probablytom

A library of thoughts and things worth sharing.

Notes on learning AI & ML

Hello Mati! I'm really really sorry I didn't respond to this sooner, I was really happy to see your message! To be honest I wasn't sure exactly the best way to introduce you to the concepts you wanted to learn about. Here's my best attempt.

Tom this is far too long just give me links

I know there's a lot here. I've summarised where I think you should start, and then I guess this page might be helpful to you as a reference.

Quick note before the list: ML & AI is mostly statistics. That can make it seem daunting, but most of the concepts can be explained very well visually, so youtube and interactive websites are the best way to learn, especially as a non-programmer (but that's how CS people learn this, too!). That makes citing hard in your situation. I'd recommend learning what actually matters to you — probably neural nets and some of the problems we try to solve with them, like clustering and classification — and some other high-level concepts, such as Optimisation, explainable AI, and supervised vs unsupervised learning. Once you know what matters to you, find some intro textbooks that cover what you care about, skim them to make sure you understand, and just cite those. Honestly, it's your best bet.

I'll send you any .pdfs you need (if you don't have access to anything I likely will through Glasgow Uni) and if I think of anything useful for you to cite academically, I'll let you know.

What do we mean by AI & ML?

The first thing we need to do is to work out what we actually mean by AI and ML. When you ask to learn about these things I think what you're getting at is along the lines of, "Computers are getting better and better at making 'decisions'. This has legal implications! How do they do that?" — and the answer isn't always AI or ML. And sometimes it's kind of AI or ML: they're both really just advanced statistics and clever observations. Is "stats" AI? Is "a program" ML? Where do we draw the line?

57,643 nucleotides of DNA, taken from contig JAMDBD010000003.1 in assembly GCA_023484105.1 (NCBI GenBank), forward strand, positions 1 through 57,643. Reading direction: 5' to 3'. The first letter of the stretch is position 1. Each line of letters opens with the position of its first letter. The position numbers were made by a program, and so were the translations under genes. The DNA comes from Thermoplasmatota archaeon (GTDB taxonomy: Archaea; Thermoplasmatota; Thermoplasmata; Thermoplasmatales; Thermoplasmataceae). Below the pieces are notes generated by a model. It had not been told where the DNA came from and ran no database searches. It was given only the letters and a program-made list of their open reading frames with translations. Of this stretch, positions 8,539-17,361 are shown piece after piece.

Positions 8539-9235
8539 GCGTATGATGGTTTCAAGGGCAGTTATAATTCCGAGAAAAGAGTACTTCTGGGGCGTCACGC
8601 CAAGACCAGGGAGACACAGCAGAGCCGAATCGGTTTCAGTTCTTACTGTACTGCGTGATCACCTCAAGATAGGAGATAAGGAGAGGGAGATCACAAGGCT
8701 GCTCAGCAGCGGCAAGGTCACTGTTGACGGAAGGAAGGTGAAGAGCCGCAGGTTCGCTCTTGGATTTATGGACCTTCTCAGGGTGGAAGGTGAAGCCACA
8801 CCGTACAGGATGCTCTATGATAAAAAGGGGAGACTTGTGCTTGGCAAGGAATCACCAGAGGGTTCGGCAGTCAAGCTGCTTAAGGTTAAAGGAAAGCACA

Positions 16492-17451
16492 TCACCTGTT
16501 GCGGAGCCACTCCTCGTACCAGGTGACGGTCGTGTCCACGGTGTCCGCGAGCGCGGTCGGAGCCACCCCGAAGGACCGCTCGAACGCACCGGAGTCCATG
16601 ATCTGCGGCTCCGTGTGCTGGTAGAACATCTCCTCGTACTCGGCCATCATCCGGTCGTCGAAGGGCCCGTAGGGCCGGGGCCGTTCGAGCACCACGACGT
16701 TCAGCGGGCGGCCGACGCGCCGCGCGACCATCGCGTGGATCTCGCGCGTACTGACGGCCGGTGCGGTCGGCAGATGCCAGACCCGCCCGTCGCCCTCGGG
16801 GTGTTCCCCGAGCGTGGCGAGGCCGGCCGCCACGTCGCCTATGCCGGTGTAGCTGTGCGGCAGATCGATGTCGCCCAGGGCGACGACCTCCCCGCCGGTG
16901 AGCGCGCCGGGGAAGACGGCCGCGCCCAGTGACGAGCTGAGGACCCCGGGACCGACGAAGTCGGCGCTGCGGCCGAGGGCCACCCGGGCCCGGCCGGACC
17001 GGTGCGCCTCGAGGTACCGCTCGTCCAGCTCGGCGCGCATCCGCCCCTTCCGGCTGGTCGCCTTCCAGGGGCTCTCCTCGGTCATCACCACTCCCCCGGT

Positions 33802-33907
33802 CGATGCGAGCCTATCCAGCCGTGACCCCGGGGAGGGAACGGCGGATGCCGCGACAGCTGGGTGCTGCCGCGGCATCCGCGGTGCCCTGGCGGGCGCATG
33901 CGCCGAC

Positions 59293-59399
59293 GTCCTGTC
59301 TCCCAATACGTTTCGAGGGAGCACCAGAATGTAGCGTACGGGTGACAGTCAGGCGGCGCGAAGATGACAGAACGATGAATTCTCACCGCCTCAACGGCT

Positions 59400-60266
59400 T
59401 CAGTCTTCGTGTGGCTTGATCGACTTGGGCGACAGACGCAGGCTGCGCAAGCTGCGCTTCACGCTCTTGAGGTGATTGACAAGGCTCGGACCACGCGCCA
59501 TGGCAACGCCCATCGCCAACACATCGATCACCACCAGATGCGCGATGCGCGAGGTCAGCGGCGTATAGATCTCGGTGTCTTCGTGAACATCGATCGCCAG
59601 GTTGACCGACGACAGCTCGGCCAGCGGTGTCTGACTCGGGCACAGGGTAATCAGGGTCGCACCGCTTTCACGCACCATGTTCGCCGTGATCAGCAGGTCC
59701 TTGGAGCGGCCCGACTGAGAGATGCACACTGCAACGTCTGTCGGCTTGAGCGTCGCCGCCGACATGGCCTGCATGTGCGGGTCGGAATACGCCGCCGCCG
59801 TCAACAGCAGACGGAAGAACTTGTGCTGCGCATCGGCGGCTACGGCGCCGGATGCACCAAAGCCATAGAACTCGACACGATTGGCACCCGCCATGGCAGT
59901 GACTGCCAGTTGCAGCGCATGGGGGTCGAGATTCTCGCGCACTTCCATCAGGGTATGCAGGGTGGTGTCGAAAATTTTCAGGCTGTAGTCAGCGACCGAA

The truth is that there are more things that we use to make decisions than AI or ML, and some of them don't really have names.

The best way to approach this stuff is to learn some of the important concepts/tricks at a high level, and then go as deep into any particular approach using those tricks as you'd like. For example, one trick that's often used is "classification". Classification is our name for being shown an example of something and having to decide what "kind" of thing it is, labelling it. I have a student currently using this to take images of salmon and identify whether the salmon is a specific species that's currently causing problems in Scottish rivers. How do you classify / label it? There are all sorts of methods. But the problem comes up lots, and knowing that, you'll begin to realise that every AI / ML technique is really trying to solve only one problem out of a handful we care about. Mathematical concepts can also be useful: there are only a few that matter and everything else is really a special version of those. I'll list some below.

How should I learn them?

Don't read books or academic materials to learn from. They're useful to cite, but they're horrible for learning this stuff. Really.

Things you might want to learn

With that in mind, here's some things you might want to learn about.

AI & ML techniques

Traditional problems

Good things to cite

Much like somebody with a pretentious bookcase, I know these are important works in the philosophy of AI & ML, but I can't claim I've actually read them. Still, if they're useful to you, they'd make excellent citations in your dissertation.